At that (Homeric) time, the sea was not navigable and was called Axenos (inhospitable) because of its wintery storms and the tribes that lived around it, and in particularly the Sythians in that they sacrificed strangers…
But later it was called Euxeinos (friendly to strangers) when the Ionians founded cities on the seaboard.
Strabo From his Geographica
One-off print sale
From my Black Sea series, a project in progress
Printed on 30×40 cm Hahnemühle Photo Rag fine art paper with a wonderfully soft feel, boasts a lightly defined felt structure, lending each artwork a three-dimensional appearance and impressive pictorial depth.
A lovely fine art print signed by the artist.
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A Turkish friend had been going into lucid detail of the true meaning of mindfulness, a term of modern trend that can often be treated with flippant discard or so I thought.
One version of the meaning according to Psychology Today is; “Mindfulness is the self-regulation of attention with an attitude of curiosity, openness, and acceptance” There are many definitions of this meditative practice that has its roots in Buddhism but this description in particular appealed to me, another is “Mindfulness is the basic human ability to be fully present, aware of where we are and what we’re doing, and not overly reactive or overwhelmed by what’s going on around us”
Now regular followers of my blog may have already determined I am not really a spiritual man, neither am I one for hanging labels on my beliefs or philosophy, I do poach a little from here and there and no doubt that a thread of anarchism runs through it all but in the end I see things in shades of monochromatic pragmatism. So, it does seem somewhat contradictory of me to delve into the world of Zen. But I am also a contradictory fellow.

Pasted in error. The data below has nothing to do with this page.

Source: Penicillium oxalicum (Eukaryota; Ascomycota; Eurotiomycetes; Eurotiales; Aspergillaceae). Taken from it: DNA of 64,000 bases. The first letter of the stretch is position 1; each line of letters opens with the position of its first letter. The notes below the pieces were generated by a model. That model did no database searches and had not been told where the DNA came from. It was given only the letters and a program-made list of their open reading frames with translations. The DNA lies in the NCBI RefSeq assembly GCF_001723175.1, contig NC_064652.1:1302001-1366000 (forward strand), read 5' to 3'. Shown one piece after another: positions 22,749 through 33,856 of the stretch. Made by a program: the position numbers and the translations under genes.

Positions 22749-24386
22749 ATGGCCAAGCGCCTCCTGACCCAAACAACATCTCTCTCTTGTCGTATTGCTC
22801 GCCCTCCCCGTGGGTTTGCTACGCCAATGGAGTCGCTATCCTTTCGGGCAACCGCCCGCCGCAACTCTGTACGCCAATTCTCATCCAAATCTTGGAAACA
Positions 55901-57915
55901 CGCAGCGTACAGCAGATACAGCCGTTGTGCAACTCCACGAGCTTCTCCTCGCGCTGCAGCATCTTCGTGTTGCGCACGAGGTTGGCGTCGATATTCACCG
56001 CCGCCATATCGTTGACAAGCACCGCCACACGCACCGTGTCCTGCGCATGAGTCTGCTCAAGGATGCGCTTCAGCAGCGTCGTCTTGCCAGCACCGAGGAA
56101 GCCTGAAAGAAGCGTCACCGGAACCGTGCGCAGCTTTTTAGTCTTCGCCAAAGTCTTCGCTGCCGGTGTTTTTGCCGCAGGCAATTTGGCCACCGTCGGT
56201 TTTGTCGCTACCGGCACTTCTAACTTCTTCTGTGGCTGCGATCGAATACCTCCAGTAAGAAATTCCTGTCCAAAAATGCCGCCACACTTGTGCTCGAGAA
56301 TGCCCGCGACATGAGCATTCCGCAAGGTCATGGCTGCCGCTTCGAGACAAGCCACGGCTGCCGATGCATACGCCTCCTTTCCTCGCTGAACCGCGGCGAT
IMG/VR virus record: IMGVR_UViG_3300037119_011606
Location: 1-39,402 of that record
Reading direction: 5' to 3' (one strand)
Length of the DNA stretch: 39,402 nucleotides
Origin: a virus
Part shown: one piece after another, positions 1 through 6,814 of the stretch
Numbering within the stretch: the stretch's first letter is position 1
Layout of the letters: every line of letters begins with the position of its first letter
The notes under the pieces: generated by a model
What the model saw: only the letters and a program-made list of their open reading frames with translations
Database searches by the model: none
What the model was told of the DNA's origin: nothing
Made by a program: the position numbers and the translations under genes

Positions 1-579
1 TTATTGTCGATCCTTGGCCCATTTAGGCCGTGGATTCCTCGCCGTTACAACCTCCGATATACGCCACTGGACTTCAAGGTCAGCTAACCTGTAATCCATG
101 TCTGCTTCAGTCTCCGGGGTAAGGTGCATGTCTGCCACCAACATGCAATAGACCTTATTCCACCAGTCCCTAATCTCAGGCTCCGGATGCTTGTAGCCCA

As my friend was explaining the concept to me, I realized that this was something I already practice but I know it as the non-philosophical term; Photography. Personally speaking, photography and the concept of Mindfulness are intrinsically intertwined, to be at the very least a competent photographer you must follow the basic principles of Mindfulness.
The day had not been going well, frustration and anger had been slowing morphing into depression, I had decided a walk would do me good, I shouldered my camera gear with only half an idea of shooting a near by lake at sunset, I am not a landscape photographer but I enjoy the process and of course the walk.
Along a potholed lane out of the village, past a couple of scruffy mutts bleating and into open fields, the sun was still high and the heat induced sweat dribbling wherever it could, past sullen sunflower plants with their heads bowed in despair, the landscape was not spectacular; provincial, pastural, pleasant, the lake was hardly a lake, more a big pond, I’m not sure how you define either. I hiked the ridge above the lake and surveyed the scene from every angle, a gypsy and his cart toddled past and some fishermen were packing their kit and getting ready to leave. Soon I stood alone apart from a hawk of some sort, wings wide above the fields.
I predicted the final movements of the sun, where the shadows would fall, the only problem was that from every angle an electricity pylon spoiled my potential photograph, it was the wrong sort of energy that was blighting my bliss. There would be no pretty picture postcard lake at sunset shot and It didn’t matter, this was not a commission, I had no brief to fulfil.
I scrambled down the bank to the waters edge and startled basking frogs back into the sanctuary of the water, plopping one after the other in perfect time to my footsteps, at the far side of the lake I set my bag down and made myself comfortable in the long grass.